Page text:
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Science Tribune - Letter - May 1998


A reliable observation in the area of extra sensory perception (E.S.P.)

Max Hammerton

Newcastle University, UK
E-mail : Max.Hammerton@newcastle.ac.uk

In 1985, Dr Susan Blackmore remarked that the only repeatable result in the area of paranormal studies was that positive results did not repeat (1). In 1894, H.G. Wells had sadly noted the same thing (2). I wish to suggest that both were wrong for, in my experience, there is one phenomenon which can be guaranteed in the neighbourhood of any successful paranormal experiment. This is the Phenomenon of the Cynical Smile (PCS).

I first came upon it in the late '50s, when talking to the late Professor Mace, who had been one of the observers at the notorious Soal 'demonstration' of precognitive ESP (3). I asked him how reliable he thought the results to be. Naturally, I do not recall his exact words after all these years but the sense was that I could believe it if I liked, and he favoured me with a cynical smile (CS).

No man questions the honesty and experimental competence of Dr. John Beloff of Edinburgh. Both are demonstrated by the fact that, in decades of research on E.S.P., he never obtained a positive result. Surprisingly - at least, it surprises me - he chooses to interpret this by supposing that he radiates some kind of negative aura which inhibits paranormal phenomena in his vicinity. After all, results were obtained when he was absent. I remarked this once when visiting the Psychology department at Edinburgh, and the PSC appeared in full blast.

I observed the same strength of PSC once in Cambridge, well before Susan Blackmore's brave whistle-blowing escapade (4) (5) (6) (7). More recently, I observed it in contacts of the late C.'Chuck" Honorton. I have come to expect it.

If so many people had suspicions - as I am sure they did and do - why did they limit themselves to CSs in private ? There are many factors involved, I suspect. Honourably, suspicion does not constitute proof; and a lot of people are reluctant to voice doubts when there is the slightest chance that they might be unfounded (a). Then, of course, in this country at least, there may be a risk of legal action. I recall the late Bernard Singer in a towering rage - no mere CS there ! - because Soal had threatened to sue if he reported what he had seen. On a (then) demonstrator's salary Bernard just had to keep quiet. Perhaps, strongest is the sad fact that few people love a whistle-blower. One I know personally recently remarked to me, with some justified bitterness, that she had come in for more flak than the cheat she had exposed. I think they call it 'group solidarity' or some such.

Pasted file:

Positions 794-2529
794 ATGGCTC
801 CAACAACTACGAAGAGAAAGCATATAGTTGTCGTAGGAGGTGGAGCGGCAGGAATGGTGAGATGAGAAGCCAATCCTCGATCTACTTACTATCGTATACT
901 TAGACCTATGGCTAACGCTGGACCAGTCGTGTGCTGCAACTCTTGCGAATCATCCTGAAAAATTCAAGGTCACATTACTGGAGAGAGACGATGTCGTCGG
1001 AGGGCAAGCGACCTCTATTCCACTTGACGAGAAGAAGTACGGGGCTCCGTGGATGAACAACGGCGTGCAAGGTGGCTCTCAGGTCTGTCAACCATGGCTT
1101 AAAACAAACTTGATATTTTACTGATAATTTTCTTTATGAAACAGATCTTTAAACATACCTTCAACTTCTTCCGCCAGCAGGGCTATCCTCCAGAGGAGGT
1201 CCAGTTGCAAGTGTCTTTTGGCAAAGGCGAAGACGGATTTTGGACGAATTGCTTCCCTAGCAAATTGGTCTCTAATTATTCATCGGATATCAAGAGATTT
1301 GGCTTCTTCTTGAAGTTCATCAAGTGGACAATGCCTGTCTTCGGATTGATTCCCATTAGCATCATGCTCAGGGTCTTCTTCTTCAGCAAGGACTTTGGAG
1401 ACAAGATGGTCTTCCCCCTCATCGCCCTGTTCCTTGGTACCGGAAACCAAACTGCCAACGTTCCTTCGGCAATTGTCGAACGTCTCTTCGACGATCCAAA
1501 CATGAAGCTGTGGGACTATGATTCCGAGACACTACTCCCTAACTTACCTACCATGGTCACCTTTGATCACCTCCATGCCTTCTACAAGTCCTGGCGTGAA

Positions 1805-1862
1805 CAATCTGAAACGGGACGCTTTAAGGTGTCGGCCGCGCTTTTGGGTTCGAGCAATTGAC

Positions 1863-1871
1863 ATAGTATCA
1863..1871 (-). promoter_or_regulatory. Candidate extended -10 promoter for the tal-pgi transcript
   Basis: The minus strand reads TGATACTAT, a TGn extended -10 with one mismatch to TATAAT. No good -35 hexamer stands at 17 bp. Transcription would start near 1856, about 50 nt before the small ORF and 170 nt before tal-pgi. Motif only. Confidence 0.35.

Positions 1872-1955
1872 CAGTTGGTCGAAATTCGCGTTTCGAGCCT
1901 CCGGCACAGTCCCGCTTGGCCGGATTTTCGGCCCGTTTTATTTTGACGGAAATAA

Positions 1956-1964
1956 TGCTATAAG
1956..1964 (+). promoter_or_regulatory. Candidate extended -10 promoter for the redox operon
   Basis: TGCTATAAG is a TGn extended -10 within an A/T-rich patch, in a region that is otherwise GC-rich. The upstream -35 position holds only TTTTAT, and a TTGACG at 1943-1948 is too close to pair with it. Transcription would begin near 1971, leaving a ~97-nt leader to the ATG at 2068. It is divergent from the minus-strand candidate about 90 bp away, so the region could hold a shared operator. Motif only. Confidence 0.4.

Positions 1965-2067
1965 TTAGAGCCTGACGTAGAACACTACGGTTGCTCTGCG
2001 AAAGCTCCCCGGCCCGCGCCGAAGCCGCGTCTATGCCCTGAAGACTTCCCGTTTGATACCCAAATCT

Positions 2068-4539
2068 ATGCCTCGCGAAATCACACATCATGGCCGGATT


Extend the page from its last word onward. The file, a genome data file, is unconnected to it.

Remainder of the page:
For my part, I have simply given up on the whole dreary 'paranormal' circus. When the next 'breakthrough' is announced, I shall simply wait until the story is blown; for that also is predictable.


(a) Although many people suggested that Soal (3) might have been cheating, no-one could prove it; most believed he really had convincing evidence for E.S.P.. However, in 1978, Betty Markwick (8) finally showed that he had been changing the numbers on the score sheets.


1. Blackmore SJ. Unrepeatability : Parapsychology's only finding. In: Shapin B, Coly L (Eds) The repeatability problem in parapsychology, Parapsychology Foundation, N.Y. pp 183-206, 1985

2. Wells HG. Review of Podmore &c., Nature LI (6 Dec), 121-122, 1894.

3. Soal SG, Bateman F. Modern experiments in telepathy, Faber & Faber, London, 1954.

4. Blackmore S. In search of the light. Prometheus Books, Buffalo, NY, 1996.

5. Blackmore S. A report of a visit to Carl Sargent's laboratory. J Soc Psychical Res 54, 186-198, 1987.

6. Harley T, Matthews G. Cheating, psi, and the appliance of science: A reply to Blackmore. J Soc Psychical Res 54, 199-207, 1987.

7. Sargent C. Sceptical fairy tales from Bristol.J Soc Psychical Res 54, 208-218, 1987.

8. Markwick B. The Soal-Goldney experiments with Basil Shackleton: new evidence of data manipulation. Proc Soc Psychical Res 56, 250-277, 1978.